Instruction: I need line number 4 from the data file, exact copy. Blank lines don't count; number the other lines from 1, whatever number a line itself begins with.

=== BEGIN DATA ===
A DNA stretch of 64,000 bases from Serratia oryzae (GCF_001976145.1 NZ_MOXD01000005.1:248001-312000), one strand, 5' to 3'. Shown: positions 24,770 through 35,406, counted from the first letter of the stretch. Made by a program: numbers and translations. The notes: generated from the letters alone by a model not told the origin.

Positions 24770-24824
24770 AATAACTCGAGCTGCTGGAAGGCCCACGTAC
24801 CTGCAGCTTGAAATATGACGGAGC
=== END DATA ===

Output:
24801 CTGCAGCTTGAAATATGACGGAGC